It’s a desktop, it’s an RPG, it’s Kingsway

The throwback thrills of mashing monsters and arranging a cluttered Windows 95 desktop combine in Kingsway [official site], which launched yesterday. Andrew Morrish’s roguelikelike action-RPG is presented as an operating system where all aspects of dungeoneering are spread across the desktop and so many windows. Popups, shortcuts, folders, and progress bars all show little bits of the game, so you’ll likely want to dust off those window-arranging skills as well as your numbercrunching visor. I don’t know if the dungeon-crawling is any good but the presentation is cute.

What is Kingsway actually? A top-down action-RPG with monsters to mash, loot to grab, traps to dodge, quests to complete, and levels to gain. Scattering the UI across desktop windows isn’t just a cute idea, mind, as these do also present challenges. Projectiles can appear as popups you’ll need to find and click on to avoid, multiple enemies mean multiple combat windows to manage, and windows piling up threaten to obscure important information.

Oh, and of course the world is procedurally generated and it has permadeath.

Kingsway costs £6.99/9,99€/$9.99 on Steam and GOG. It’s published by Adult Swim Games.

I’m reminded a touch of the Indiana Jones and Star Wars ‘Desktop Adventures’ that LucasArts released in the ’90s, short procedurally-generated top-down action games which sat in a little window on your desktop. I think they were supposed to be in similar vein to time-wasting games like Solitaire and Minesweeper, little things to play during idle moments on these newfangled ‘personal computers’ that were suddenly filling our homes and offices. They weren’t good but the idea of short, casual, procedurally-generated adventures does feel curiously in tune with modern trends.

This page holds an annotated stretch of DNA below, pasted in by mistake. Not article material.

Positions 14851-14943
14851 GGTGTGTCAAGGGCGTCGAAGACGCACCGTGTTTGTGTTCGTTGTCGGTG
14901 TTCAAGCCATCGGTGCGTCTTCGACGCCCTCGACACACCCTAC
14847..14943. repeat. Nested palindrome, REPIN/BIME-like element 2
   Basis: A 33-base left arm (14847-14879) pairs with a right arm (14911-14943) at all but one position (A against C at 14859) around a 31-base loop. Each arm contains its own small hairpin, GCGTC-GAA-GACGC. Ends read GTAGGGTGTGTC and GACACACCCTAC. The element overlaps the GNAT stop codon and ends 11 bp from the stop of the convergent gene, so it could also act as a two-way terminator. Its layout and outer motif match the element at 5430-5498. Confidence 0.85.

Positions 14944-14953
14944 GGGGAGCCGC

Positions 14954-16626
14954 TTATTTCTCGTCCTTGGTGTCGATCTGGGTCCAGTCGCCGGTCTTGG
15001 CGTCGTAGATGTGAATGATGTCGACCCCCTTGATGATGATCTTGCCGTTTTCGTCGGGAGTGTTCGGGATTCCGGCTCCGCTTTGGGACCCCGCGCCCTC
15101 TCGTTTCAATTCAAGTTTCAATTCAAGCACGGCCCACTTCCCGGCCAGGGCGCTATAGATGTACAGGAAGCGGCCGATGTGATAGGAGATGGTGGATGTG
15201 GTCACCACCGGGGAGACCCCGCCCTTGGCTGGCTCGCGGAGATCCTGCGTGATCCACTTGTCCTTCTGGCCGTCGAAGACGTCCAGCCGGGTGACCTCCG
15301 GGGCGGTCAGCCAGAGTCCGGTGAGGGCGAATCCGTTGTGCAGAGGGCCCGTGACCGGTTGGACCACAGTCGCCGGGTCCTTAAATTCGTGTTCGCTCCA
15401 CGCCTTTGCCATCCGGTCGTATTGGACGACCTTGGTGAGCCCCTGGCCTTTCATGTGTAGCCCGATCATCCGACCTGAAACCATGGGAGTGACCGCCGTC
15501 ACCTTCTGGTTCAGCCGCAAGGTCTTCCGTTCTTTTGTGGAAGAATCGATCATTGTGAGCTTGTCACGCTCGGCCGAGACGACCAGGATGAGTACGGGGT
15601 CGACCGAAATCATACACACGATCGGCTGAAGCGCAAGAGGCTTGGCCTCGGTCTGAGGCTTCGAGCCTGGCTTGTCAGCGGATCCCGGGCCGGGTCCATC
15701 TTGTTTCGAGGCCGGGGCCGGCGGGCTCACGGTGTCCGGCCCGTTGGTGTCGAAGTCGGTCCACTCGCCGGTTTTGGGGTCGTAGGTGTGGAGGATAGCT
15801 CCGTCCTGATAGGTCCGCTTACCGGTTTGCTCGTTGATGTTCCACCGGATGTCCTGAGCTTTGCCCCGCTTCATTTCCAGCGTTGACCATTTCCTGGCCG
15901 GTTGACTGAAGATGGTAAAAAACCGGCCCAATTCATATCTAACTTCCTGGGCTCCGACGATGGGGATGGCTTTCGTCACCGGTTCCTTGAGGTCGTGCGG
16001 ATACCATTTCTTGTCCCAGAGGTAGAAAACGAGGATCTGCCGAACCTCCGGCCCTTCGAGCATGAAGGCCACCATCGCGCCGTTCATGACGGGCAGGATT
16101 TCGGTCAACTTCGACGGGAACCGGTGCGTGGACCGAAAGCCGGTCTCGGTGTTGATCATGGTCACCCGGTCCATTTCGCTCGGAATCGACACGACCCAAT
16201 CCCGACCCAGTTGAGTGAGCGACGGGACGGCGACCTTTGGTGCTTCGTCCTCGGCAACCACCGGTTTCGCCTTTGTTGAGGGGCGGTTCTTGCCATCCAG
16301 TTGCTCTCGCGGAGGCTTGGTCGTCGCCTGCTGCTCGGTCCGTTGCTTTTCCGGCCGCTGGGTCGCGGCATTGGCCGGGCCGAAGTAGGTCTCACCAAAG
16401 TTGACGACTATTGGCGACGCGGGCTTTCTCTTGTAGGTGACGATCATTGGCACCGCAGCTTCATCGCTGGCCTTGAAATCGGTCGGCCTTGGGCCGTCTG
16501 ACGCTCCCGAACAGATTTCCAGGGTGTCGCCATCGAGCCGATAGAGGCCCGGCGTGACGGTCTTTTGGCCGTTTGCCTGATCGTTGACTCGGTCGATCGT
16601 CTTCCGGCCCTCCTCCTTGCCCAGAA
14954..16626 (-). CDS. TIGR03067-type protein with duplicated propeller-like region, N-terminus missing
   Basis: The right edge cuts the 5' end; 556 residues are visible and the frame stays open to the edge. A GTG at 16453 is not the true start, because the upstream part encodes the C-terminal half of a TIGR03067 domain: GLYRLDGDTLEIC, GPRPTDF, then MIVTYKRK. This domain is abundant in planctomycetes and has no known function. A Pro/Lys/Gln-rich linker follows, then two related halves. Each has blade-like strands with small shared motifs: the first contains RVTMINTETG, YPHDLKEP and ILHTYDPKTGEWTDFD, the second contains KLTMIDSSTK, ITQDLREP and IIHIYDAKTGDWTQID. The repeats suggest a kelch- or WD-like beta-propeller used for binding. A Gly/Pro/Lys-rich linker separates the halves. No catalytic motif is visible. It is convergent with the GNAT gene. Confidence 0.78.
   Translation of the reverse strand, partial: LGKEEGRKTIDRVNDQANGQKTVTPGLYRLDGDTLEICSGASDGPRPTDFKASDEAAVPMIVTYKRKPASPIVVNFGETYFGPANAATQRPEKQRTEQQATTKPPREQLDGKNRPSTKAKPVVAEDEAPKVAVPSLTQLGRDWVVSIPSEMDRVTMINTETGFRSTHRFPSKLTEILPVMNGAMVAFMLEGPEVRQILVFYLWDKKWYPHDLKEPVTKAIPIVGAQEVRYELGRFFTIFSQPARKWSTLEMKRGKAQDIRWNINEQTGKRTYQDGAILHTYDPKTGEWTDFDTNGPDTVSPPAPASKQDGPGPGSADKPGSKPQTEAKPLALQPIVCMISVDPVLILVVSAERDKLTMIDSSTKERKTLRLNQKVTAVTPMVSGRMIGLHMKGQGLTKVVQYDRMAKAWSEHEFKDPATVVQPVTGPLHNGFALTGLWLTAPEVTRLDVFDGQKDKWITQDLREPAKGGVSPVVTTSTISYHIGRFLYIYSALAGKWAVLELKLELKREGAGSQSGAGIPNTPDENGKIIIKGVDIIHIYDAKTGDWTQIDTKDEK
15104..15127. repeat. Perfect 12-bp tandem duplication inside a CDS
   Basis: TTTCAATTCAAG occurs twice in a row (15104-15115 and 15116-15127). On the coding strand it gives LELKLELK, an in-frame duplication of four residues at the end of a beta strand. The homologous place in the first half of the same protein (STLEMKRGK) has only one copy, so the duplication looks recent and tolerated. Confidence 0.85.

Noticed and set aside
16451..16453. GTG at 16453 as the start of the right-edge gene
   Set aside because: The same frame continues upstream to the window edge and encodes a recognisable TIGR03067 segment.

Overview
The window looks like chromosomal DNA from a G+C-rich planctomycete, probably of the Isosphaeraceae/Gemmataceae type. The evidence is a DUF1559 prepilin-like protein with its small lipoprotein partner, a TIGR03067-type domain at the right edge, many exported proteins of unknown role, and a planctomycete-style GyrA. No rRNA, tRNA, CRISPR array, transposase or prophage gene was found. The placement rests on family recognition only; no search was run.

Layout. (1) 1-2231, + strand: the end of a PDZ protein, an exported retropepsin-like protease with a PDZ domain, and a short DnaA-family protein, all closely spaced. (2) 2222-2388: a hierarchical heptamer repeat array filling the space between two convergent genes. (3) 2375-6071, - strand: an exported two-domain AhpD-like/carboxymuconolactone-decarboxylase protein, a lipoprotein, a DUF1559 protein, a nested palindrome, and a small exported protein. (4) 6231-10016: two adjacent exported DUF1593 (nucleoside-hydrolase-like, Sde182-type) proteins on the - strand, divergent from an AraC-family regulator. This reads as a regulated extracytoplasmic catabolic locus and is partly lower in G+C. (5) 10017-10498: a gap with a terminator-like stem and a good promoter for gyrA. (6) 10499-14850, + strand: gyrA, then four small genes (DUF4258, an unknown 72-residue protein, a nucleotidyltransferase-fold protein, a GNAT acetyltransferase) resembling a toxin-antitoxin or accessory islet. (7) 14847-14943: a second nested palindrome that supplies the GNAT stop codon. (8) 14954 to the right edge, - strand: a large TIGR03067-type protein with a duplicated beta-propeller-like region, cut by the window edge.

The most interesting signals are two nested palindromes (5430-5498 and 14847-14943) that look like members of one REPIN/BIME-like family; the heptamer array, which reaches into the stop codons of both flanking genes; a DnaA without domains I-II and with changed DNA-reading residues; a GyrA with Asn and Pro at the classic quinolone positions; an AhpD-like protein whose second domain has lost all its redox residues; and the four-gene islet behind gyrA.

28 Comments

  1. Premium User Badge

    Drib says:

    Boo, it’s not locked to Win 95 4:3 monitors.

    But it’s an interesting idea. Maybe a little gimmicky, but what isn’t these days?

  2. Wulfram says:

    But… why?

    • Heavenfall says:

      Because we have to make the youngsters understand. This is our legacy.

  3. Premium User Badge

    Harlander says:

    For a second there I thought I was looking at a screenshot from Castle of the Winds.

    • kalzekdor says:

      Ha, Castle of the Winds was awesome. Used to play that way back on Windows 3.1, one of the first PC games I remember playing. The creator released the whole thing for free a long time ago (originally only the first half was shareware), though it’s a 16-bit application, so it won’t run natively on 64-bit Windows. I have found that Win 3.1 runs surprisingly well under Dosbox, though, after some tinkering with drivers, anyway.

      • Premium User Badge

        Harlander says:

        But do you remember Mission Thunderbolt?

        (Actually, I’m cheating – I didn’t stumble over that until long past the Windows 95 days)

        • kalzekdor says:

          No, haven’t come across that before. Looks interesting, though, I will check it out.

    • Premium User Badge

      Phasma Felis says:

      Hah, same thing here.

  4. Halk says:

    It’s an odd mixture of Windows, Amiga OS, and Atari OS.

  5. TotallyUseless says:

    Hi all, can I run it?

    My PC is running windows 95 with 133mhz and 16 mb ram with 1g of hdd. How many diskettes are there too to install the game?

    • KDR_11k says:

      Diskettes? Those computer specs are from the era when we picked how much we wanted to install from the CD, whether we really needed all those cutscenes or could stick to the 30MB base install.

      Though I’d recommend Total Annihilation for that PC. Great game.

    • satsui says:

      I only have 8 MB RAM and 500 MB HDD space. Can confirm this game works great.

  6. Chaz says: